Teru Teru Bozu てるてる坊主

It was a rainy and overcast day in Sydney today. Hopefully this is not a sign that summer is slowly coming to an end…

When it rains for long periods of time in Japan, there is a belief that if you make teru teru bozu and hang them by the window, the rain will stop. These strange ghost-like amulets which originated from the Edo period (1603 – 1868) are believed to have special powers in warding off bad weather and are still used by Japanese children today.

The word teru means shiny or sunny while bozu has two meanings: bald headed or Buddhist monk. Shinpei Nakayama published a nursery rhyme in 1921 about the teru teru bozu. Below is a Youtube clip of the song.

The translation of the song is:

Teru-teru-bozu, teru bozu
Do make tomorrow a sunny day
Like the sky in a dream sometime
If it’s sunny I’ll give you a golden bell

Teru-teru-bozu, teru bozu
Do make tomorrow a sunny day
If you make my wish come true
We’ll drink lots of sweet sake

Teru-teru-bozu, teru bozu
Do make tomorrow a sunny day
but if it’s cloudy and I find you crying (i.e. it’s raining)
Then I shall snip your head off

Traditionally, if the next day is sunny, you would give the teru teru bozu eyes, pour holy sake over them and wash them down the river – hence the second verse of the song. Now the third verse is a little more sinister…it has been said that the song actually originated from a story of a monk who promised farmers that he would stop the rain to save the crops. But when he couldn’t fulfil his promise, they decapitated him hence the reason why the dolls just have a head. Folk historians believe, however, that this story originated long after the tradition of putting up teru teru bozu became widespread and that teru teru bozu simply means ‘shiny shiny bald head’. I would like to believe the latter 🙂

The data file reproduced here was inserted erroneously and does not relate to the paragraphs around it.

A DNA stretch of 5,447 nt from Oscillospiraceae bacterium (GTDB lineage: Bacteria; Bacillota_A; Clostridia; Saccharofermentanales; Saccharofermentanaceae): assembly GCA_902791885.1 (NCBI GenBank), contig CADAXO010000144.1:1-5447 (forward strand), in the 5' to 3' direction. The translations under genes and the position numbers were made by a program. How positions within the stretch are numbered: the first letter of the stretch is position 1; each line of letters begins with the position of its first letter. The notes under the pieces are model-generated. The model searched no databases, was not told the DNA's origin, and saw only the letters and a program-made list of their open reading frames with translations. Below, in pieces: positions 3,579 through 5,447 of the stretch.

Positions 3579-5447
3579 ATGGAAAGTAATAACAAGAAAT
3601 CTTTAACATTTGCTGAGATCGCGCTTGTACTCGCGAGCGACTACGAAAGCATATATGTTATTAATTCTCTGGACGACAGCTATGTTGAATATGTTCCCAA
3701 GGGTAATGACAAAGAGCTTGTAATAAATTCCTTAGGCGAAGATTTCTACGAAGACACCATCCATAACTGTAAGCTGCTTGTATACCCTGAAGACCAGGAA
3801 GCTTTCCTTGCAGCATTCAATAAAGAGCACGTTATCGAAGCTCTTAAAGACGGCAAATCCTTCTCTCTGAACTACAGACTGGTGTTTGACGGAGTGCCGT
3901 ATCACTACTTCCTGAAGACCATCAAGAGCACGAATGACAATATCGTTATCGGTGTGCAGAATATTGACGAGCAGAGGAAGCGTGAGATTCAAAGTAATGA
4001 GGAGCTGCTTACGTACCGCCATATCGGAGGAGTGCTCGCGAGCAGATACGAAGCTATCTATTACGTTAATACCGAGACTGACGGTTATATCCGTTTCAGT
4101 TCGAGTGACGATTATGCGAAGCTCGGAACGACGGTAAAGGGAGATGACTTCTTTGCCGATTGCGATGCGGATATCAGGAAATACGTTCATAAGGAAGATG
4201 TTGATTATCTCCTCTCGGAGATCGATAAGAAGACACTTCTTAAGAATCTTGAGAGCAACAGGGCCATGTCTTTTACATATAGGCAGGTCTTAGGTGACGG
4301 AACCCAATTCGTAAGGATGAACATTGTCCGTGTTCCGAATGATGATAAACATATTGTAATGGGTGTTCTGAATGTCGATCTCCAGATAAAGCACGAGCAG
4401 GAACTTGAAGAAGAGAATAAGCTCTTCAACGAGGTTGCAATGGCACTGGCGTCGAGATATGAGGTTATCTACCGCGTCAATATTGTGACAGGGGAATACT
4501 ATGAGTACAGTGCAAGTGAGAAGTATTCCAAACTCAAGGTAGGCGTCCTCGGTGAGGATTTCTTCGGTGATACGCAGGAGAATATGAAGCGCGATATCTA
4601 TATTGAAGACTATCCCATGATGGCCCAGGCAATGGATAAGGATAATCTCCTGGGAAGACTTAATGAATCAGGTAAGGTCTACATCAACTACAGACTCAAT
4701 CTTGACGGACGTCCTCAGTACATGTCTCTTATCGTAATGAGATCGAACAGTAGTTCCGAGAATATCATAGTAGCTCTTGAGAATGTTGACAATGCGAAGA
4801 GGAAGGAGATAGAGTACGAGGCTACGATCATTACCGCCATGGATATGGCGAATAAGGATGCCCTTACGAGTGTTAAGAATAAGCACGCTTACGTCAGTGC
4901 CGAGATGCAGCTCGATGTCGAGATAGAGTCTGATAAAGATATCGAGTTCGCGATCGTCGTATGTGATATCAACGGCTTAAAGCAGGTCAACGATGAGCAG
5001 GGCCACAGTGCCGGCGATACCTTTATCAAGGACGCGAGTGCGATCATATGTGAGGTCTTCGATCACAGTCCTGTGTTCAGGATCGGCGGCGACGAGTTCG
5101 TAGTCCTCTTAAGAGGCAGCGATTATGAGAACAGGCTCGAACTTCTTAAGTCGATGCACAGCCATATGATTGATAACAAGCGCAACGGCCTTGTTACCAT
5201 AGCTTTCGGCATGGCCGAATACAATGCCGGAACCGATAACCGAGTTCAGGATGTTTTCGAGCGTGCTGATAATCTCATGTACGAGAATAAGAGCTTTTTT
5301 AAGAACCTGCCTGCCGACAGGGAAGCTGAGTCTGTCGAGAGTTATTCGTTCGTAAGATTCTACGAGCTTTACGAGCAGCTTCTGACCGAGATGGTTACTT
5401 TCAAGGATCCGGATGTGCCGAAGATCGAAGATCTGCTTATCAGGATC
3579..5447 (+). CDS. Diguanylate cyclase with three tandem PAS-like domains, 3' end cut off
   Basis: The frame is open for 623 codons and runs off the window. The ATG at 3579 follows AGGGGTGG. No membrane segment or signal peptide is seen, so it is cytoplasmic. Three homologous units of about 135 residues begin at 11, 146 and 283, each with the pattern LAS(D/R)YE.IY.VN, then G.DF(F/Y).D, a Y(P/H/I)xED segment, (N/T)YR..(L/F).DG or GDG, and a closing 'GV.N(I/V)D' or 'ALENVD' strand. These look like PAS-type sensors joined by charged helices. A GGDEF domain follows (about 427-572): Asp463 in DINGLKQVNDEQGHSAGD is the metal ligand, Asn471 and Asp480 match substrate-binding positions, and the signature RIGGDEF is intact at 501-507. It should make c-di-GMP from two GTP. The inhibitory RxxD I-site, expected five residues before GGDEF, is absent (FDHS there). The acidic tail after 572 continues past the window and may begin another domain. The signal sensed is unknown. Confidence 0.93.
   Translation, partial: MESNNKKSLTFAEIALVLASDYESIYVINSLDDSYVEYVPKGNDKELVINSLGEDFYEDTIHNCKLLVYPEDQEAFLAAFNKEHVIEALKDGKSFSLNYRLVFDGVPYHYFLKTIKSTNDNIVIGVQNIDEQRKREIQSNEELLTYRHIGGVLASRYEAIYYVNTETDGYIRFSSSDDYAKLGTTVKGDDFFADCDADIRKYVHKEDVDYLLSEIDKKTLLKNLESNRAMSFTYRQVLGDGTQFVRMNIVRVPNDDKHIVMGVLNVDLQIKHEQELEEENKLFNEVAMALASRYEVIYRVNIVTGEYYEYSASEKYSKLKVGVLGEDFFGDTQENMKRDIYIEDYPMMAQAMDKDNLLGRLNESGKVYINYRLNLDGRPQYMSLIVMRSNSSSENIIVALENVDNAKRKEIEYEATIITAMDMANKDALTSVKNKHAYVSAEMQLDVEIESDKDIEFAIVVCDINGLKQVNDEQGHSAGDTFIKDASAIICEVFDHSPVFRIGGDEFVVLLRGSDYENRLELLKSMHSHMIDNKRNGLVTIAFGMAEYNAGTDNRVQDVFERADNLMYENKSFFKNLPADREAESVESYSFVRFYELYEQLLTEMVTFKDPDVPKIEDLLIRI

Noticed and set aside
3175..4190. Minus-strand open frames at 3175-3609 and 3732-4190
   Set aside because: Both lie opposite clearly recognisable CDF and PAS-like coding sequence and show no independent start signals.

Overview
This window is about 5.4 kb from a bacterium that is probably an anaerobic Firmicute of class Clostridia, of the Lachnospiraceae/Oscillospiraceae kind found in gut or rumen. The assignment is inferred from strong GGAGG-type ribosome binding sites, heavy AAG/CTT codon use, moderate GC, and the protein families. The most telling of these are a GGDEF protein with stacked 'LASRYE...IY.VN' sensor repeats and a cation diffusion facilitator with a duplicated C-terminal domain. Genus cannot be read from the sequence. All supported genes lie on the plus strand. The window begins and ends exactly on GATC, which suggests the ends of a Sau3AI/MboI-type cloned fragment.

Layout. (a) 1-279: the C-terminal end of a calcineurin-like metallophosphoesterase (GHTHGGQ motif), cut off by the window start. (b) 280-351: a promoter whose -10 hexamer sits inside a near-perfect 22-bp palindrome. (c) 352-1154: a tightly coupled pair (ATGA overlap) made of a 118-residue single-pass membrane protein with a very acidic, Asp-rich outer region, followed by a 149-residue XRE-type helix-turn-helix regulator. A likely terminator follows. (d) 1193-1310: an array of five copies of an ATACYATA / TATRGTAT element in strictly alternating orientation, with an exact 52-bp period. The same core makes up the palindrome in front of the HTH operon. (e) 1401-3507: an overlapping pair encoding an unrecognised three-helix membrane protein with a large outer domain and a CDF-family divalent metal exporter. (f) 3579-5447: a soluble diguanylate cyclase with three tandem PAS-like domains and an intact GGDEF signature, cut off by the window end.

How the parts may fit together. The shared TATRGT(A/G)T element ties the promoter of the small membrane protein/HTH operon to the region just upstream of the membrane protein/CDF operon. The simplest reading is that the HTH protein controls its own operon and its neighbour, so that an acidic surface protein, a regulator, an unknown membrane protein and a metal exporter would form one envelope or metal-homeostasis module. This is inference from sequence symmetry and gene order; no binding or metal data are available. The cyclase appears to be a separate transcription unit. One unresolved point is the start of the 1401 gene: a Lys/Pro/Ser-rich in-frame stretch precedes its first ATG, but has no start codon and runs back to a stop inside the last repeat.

Anyway making these little amulets are really simple and would be fun to make with small children, all you need is:

  • two tissues
  • two lengths of string
  • a ribbon
  • sticky tape
  • black and red pen

IMG_1630First, scrunch up one of the tissus into a ball and put it in the middle of the other tissue.

IMG_1633Wrap the ball up with the other tissue so that it leaves a most of the tissue hanging down. When wrapping it, try to make a flat part so that you can draw on the eyes and mouth. Tie the ‘head’ with string.

IMG_1635To make it look a little pretty, tie a nice bow around the neck with the ribbon.

IMG_1637

IMG_1639To make it look even prettier, draw a face onto your little amulet.

IMG_1640Finally, with the remaining piece of string, sticky tape one end to the top of the head and tie the other end to a curtain railing or simply sticky tape it onto the top of a window.

IMG_1644

IMG_1650And voila! You now have your very own teru teru bozu. Try it one day when it rains and let me know if it works!

UPDATE: Since putting up my teru teru bozu, it has actually stopped raining and I can now see a patches of blue sky. Coincidence? I don’t think so.

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9 responses to “Teru Teru Bozu てるてる坊主

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